One Year with an Electric Car

It was a year ago this week that we traded in our 2000 VW Jetta for a 2016 Kia Soul EV, and thus traded gasoline for electricity as the source for our transportation energy (I have not visited a gas station in more than 365 days as a result; I do not miss it).

The spark of the kernel of the idea for moving to a battery-electric car came from Karri Shea who, at the memorial for her late husband Josh Underhay, laid down a challenge:

Please don’t let their deaths be only a senseless tragedy, let them be a call to action and a catalyst for a change that you make in your life. For Prince Edward Island, for the world. Plant a tree, donate blood, put solar on your roof, buy an electric car.

From the planting of that idea, Trudy White, friend of the blog from the east, enhanced the momentum by showing up one day, weeks later, to take me for coffee in her brand new Chevy Bolt; a few weeks after that she let me drive the Bolt to a meeting of the electric vehicle association in South Melville, where I got to meet a ragtag group of EV owners and aspirants who, one by one, successfully batted away any of my lingering doubts.

I continued to dip my toes in the water by renting a Bolt to drive from Montreal to New Hampshire and back in September, which proved a success.

It was at that spring meeting of the EV group that Mike Kenny announced his plans to open up an all-EV dealership, a plans came together over that summer, so that by November we could take a Kia Soul EV he’d just imported from Quebec for a 24 hour test drive.

Catherine proved the catalyst for the final push: she could see how antsy I was about continuing to drive the Jetta, and how I couldn’t conscience replacing it with another gasoline powered car. 

In the end, buying the Kia Soul EV we’d test driven a month earlier was the last thing we did together, as a couple. We picked it up on December 3, a cool, rainy, late autumn day not unlike today.

The thing that pleases me the most about all this is that the story from there is, well, pretty mundane.

A year ago tonight we took our first “long distance” trip, to Victoria (the last trip we ever took together as a family, as it happened). We got a level 2 charger installed on the side of our house. Oliver and I drove to Halifax and back in July, and to Cape Breton and back in September. Otherwise, we used the car for regular everyday things: trips uptown for groceries, trips to the beach in the summer, trips to the doctor. With COVID-19 it’s difficult to say that it’s been a typical year for car travel, as there have been far fewer places to go; but the places we did find to go, the Soul took us there.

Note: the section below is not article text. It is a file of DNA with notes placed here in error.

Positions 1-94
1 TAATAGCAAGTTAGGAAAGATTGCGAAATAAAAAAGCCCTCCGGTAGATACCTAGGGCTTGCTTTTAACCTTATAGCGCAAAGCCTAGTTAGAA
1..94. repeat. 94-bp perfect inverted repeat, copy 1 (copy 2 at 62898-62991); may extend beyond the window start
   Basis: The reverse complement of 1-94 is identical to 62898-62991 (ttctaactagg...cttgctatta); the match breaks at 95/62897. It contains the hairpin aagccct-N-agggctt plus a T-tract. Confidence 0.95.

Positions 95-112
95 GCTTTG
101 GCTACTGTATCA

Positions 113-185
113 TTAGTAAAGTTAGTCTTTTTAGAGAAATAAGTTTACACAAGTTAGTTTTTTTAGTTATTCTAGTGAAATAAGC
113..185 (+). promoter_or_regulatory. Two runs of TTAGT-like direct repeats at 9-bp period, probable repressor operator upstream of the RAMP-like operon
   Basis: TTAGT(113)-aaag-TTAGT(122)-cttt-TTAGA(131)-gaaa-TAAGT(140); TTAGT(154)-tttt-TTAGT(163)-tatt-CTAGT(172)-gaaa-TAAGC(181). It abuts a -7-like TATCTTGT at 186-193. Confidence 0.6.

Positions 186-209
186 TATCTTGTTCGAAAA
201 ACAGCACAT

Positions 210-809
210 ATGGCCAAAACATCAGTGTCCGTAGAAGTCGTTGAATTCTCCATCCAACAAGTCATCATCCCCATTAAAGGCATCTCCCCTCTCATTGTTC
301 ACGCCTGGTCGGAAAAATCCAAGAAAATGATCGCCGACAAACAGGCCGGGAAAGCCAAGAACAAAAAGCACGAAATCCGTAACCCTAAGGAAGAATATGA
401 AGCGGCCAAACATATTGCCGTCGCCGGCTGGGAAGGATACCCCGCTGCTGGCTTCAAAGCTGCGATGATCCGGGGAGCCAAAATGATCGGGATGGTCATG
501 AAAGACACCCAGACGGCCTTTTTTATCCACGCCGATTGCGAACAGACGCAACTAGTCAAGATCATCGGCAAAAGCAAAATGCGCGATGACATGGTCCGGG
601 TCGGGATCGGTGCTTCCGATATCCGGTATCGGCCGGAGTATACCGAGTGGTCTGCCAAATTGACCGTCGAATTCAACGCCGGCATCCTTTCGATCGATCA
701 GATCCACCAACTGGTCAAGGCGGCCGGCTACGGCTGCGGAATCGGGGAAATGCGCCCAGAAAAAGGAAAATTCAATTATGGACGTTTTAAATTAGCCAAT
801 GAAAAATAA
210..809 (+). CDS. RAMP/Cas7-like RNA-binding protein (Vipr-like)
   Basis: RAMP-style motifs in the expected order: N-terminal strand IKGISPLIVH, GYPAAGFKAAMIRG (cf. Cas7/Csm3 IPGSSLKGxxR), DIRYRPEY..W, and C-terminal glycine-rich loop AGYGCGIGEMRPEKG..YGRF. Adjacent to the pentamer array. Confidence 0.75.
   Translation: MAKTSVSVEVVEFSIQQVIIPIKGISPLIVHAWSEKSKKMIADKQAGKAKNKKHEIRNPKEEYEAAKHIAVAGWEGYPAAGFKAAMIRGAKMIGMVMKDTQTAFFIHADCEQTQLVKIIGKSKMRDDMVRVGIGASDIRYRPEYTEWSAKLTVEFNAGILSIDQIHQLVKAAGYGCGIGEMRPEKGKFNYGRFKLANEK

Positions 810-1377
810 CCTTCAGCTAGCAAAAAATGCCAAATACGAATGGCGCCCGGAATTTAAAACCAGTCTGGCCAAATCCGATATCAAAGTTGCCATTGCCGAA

As to the Soul itself, I’ve no complaints whatsoever: it just works. It hasn’t needed any maintenance over the last year (save for a replacement windshield, my fault, and switching out the winter tires). It doesn’t need fluids (other than washer fluid). And, to be honest, the futuristic sheen of driving a car made in 2016 (Bluetooth! CarPlay! heated seats! air conditioning!) after driving a car made in 2000 (cassette player! turn signals!) has yet to wear off.

The only time I’ve experienced range anxiety, an often-cited reason to avoid electric vehicles, is on our trip to Cape Breton, where the high speed EV charger in Monastery was offline when we arrived, meaning we had to drive into Port Hawkesbury and use a slower level 2 charger; otherwise, it’s not a factor. This is, mostly, because 95% of our trips are within 20 km of our house, so we’re never far from a charger at home or otherwise. Worrying about charging simply isn’t a fact of our daily life with the car: we go somewhere, we come home, I top up the car to 80% with the home charger in a couple of hours or less, and we’re ready to go somewhere else.

In the end, being an EV owner seems pleasantly normal rather than cutting-edge-revolutionary. If your travel patterns are similar to our own–and I imagine that’s true for many households–and you’re looking to replace a fossil-fuel-powered car, it’s hard to make the case for anything other than buying a used EV (Mike, who in the year since our purchase, has amalgamated Pure EV into the larger All EV, has plenty of vehicles available, starting at $12,000). 

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